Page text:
Pyrex and Broiling
December 8, 2004 2:42 PM   Subscribe

Why are Pyrex dishes so unsafe to use under the broiler? [mi]

My friend’s husband flipped a steak halfway through cooking under the broiler last night, and the bottom of the Pyrex dish completely fell out of the piece. I thought I’d remembered that the test tubes and beakers I’d used during chemistry class were made of Pyrex, and we held those puppies up to Bunsen Burners. What’s the difference here?
posted by ChrisTN to Home & Garden (15 answers total)
 
In the broiler, the part of the plate closest to the flame (or heating element) is much hotter than the part furthest away. This change in temperature (or gradient) over the plate results in high stresses within the plate that make it unstable.

It can take high temperatures, but only if applied evenly. That's also why they say not to rinse a hot plate under cold water... it results in a temperature gradient.
posted by Doohickie at 2:53 PM on December 8, 2004


Holy frijoles, the exact - and I do mean exact, cooking steak under the broiler - same thing happened to my SO and I. But the resulting semi-shattered pyrex shards were pretty damn cool.

All I can remember is that when we told people about this, everyone replied that it was common knowledge that you couldn't use pyrex in a broiler or on a stovetop.
posted by googly at 2:57 PM on December 8, 2004


in general things expand when you heat them. so if you heat one area, rather than another, of an item made from a brittle material then it's likely to crack because the different areas no longer "fit together". for ductile materials like metal this isn't a problem - the metal just "gives" - but for very hard/rigid materials like glass and (some) ceramics, they can easily crack.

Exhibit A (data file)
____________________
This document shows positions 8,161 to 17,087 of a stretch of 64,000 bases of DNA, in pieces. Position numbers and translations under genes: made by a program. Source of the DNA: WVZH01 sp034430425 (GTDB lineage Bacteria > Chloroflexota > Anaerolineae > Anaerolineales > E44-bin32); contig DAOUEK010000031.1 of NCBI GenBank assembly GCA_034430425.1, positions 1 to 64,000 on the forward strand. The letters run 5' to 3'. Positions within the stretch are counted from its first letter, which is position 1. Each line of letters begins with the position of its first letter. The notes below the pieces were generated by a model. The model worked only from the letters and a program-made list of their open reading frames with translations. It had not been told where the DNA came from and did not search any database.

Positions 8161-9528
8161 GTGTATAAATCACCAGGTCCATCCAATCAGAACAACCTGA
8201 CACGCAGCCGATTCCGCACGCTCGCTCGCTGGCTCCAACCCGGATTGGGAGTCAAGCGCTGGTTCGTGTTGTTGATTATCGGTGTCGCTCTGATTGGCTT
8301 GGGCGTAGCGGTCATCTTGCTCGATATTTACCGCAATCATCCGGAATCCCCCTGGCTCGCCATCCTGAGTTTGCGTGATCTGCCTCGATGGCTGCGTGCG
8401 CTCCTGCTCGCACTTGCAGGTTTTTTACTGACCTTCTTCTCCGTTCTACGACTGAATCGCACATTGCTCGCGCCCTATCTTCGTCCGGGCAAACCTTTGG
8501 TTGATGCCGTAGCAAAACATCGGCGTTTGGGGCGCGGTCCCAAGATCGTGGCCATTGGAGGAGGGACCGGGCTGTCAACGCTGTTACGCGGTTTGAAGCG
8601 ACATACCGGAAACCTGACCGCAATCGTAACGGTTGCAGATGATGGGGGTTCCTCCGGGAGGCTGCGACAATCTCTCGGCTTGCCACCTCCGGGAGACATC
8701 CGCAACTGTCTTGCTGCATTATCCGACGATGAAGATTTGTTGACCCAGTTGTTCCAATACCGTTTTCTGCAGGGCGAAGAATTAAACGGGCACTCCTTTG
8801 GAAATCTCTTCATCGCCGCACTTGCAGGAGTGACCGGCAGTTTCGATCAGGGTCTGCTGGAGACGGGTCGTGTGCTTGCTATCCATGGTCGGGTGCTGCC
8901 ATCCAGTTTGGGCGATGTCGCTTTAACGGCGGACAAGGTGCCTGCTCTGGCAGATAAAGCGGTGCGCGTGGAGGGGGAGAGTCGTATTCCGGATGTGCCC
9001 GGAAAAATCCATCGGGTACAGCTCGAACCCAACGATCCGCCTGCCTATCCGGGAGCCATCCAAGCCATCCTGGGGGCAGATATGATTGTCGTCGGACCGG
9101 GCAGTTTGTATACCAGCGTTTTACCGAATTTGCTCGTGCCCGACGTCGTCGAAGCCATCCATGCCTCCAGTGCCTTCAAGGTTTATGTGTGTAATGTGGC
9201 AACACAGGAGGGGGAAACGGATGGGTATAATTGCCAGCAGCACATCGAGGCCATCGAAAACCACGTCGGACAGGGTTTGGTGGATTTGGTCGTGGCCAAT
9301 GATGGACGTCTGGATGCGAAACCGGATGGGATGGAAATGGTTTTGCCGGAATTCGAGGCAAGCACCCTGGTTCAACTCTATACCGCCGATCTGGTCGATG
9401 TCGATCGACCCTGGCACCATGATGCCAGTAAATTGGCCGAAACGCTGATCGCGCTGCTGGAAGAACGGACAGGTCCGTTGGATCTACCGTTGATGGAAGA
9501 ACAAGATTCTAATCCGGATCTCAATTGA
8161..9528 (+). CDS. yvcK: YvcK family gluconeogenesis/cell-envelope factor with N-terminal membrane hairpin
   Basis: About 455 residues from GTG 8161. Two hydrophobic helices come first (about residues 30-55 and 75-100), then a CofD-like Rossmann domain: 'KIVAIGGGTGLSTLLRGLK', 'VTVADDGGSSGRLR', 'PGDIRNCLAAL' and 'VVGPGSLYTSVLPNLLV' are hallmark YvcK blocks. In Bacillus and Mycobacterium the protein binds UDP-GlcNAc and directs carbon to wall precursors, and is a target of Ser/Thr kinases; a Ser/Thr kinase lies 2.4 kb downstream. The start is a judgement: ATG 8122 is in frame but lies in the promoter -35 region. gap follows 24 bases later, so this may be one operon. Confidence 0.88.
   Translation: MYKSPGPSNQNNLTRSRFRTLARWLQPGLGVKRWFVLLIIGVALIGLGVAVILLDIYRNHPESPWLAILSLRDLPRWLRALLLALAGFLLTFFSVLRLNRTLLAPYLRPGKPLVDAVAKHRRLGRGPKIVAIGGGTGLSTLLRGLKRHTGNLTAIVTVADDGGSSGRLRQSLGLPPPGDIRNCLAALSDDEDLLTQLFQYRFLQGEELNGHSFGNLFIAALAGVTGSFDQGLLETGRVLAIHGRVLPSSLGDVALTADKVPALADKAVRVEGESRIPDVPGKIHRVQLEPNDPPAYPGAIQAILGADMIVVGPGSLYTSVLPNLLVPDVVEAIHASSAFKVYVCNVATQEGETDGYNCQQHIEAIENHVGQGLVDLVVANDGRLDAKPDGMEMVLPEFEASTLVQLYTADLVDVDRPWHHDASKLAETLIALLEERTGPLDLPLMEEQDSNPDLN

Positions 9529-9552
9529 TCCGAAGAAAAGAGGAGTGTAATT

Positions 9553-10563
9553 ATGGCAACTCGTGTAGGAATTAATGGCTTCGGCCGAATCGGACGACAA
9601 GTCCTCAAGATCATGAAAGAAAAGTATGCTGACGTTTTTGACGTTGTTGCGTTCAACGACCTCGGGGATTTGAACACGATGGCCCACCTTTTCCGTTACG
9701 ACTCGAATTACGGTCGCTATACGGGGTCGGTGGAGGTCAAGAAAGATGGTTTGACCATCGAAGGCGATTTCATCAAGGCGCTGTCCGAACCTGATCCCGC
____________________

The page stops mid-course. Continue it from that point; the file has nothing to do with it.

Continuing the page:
pyrex is kind of strange. the inside is actually "too small" for the outside, so it's constantly "pulling itself together". this is a result of the manufacturing process (called heat tempering, giving surface compression). it's also made from a glass that expands less than normal with temperature (borosilicate). so when it's heated the problem (1) isn't so bad because it expands less and (2) provided the stresses are less than the internal stress due to the "shrunk" core, the thing holds itself together (it's a bit more complicated than that: things break because of surface scratches; the surface compression stops scratches from growing).

however, it's not perfect. putting it close to a radiant heat source (i guess a broiler is american for a "grill"?) is going to heat up the parts near the flame/element much much more than the rest. you just pushed it too far.
posted by andrew cooke at 3:30 PM on December 8, 2004


A broiler's a grill, only upside down. Typically, broiling is done in an oven with it set to a "broil" setting, with heat coming from the top element.
posted by zsazsa at 3:49 PM on December 8, 2004


Also! Please DO NOT give in to your insane impulse to dump a cup of cool water into the bottom of a pyrex pan that has been roasting a large hunk of meat for an hour or so, as the pan will explode instantly in a dramatic noisy fashion and spray broken glass and hot grease all over the bottom of your oven and be amusing only in retrospect. Ha ha ha!

Um, yeah. That's what a "friend" told me...
posted by naomi at 4:39 PM on December 8, 2004


"All I can remember is that when we told people about this, everyone replied that it was common knowledge that you couldn't use pyrex in a broiler or on a stovetop."

This information is actually pressed into every piece of Pyrex bakeware I've ever owned. Something along the lines of "Safe for freezer, microwave & oven; Not for broiler or stovetop use."
posted by bcwinters at 5:13 PM on December 8, 2004